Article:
Trusting the truth of Easter took me a long time to come to grips with. As a young man, I came 
of age when it was de rigueur to question everything:  don’t trust anyone over 30, don’t trust institutions, don’t trust the church. And I know I didn’t want to look like a fool, so I didn’t buy this stuff at all.  After all, there are plenty of good reasons not to trust the resurrection.  It violates the natural order of life as we know it. In fact, the only two things that are certain in this world are… what?  Death and taxes.

But preacher, David Lose, has reframed all of this by asking: what would be possible if it were true?  Can you think about that?  What would be possible if God’s love was, in fact, greater than our ability to comprehend? 

Death would not have the final word. Love and life would be stronger than fear and death. We could expect to see those we’ve loved and lost again. In fact, we could trust that God has a future in store for each and all of us because in the resurrection anything is possible with God.  (Lose, Working Preacher)

That may be hard for some here today – I think imagining the possibilities of hope is always hard – but here is what I have experienced on my own journey of faith:  when I am open to trust, all things become possible. In my lifetime, I’ve seen down and dirty junkies get clean – and stay clean for decades.  I’ve seen arrogant and mean-spirited politicians give up the BS and become humble servants of the poor.  I’ve seen soldiers advance the cause of peace and bigots learn to love their Black, Asian and Hispanic neighbors as part of their own family.  I’ve seen those who have been scarred by sexual abuse learn to love their bodies and trust their lovers with vulner-ability. I’ve seen the staunchest Southern segregationist and bigot, Strom Thurmond, change his heart to become an advocate for HIV/AIDS research in African. I’ve seen Jews love Muslims and Muslims love Jews.  I’ve seen the strong become weak and the humble become leaders. I’ve seen homophobes come to trust their gay and lesbian sisters and brothers as kin, I’ve seen those scandalized by the church’s historic hatred come to trust their straight allies, too. I’ve seen people of all races breaking bread – and marching together in Black Lives Matter rallies across America – I’ve seen bodies healed, minds opened and hope restored because with God all things are possible. Faith is the assurance of things hoped for…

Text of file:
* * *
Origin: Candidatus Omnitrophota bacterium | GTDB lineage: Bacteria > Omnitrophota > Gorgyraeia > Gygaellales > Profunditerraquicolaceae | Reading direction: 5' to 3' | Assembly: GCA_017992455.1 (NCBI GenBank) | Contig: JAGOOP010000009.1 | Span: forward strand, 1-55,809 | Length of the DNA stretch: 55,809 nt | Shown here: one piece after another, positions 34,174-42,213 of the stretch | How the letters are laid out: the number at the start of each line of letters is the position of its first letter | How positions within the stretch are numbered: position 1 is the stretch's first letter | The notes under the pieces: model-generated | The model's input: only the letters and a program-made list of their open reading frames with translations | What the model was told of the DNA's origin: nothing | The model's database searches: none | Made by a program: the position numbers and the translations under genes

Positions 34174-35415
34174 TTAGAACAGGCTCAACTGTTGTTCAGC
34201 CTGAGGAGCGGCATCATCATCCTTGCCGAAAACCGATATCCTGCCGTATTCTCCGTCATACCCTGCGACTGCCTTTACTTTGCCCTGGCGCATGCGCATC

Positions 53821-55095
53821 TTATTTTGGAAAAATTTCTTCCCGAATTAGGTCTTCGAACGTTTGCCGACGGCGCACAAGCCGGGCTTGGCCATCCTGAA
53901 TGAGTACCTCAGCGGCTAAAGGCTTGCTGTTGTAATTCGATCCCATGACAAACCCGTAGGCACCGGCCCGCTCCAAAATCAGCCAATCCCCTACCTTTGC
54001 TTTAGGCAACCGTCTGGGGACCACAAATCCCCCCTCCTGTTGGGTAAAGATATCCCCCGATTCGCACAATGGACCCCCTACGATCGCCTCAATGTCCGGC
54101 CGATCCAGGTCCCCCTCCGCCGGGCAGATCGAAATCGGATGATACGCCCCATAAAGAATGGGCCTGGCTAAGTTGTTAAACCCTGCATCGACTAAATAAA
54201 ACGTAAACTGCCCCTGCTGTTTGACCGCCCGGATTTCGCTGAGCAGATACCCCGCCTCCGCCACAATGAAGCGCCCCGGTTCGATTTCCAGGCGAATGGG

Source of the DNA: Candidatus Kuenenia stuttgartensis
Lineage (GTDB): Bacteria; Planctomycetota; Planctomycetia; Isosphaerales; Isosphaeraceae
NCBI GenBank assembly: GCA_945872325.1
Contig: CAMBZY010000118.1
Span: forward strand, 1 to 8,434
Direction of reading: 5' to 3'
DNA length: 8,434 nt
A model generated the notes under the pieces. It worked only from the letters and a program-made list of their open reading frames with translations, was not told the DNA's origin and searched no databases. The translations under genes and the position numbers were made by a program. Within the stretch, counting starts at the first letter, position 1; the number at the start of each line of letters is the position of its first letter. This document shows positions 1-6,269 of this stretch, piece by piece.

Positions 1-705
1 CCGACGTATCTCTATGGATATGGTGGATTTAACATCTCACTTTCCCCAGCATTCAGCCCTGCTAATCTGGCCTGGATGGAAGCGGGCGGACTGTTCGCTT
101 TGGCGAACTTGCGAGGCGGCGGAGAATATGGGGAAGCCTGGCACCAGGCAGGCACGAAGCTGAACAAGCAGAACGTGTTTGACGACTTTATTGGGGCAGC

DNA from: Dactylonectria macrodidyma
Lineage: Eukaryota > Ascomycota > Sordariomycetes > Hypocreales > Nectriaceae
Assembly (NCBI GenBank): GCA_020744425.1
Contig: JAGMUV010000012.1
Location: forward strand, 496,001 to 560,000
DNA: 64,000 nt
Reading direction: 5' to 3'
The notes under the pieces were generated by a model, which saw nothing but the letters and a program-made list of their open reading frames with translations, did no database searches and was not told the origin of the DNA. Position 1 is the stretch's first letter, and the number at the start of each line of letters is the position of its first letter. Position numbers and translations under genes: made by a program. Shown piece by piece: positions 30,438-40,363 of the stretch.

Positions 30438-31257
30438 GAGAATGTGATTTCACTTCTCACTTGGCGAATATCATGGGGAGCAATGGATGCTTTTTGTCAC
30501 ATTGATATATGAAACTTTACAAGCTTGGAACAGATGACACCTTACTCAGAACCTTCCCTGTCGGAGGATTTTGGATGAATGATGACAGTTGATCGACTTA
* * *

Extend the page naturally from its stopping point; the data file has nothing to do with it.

There is a story Harry Belafonte tells about MLK and the days when the Civil Rights movement seemed to have hit a brick wall. Robert Kennedy was the Attorney General and he would not budge when it came to supporting action that would expand or protect African American voting rights. So some of Dr. King’s lieutenants began to disparage and denigrate RFK during a strategy session. And after a short time, MLK called the whole thing to a close: we can not and will not continue talking about Mr. Kennedy in this way – with hatred rather than love. So this conversa-tion is over.  Dr. King went on to charge his aides with finding a way built on love to change the Attorney General’s heart while making it explicit there would be no more Kennedy bashing.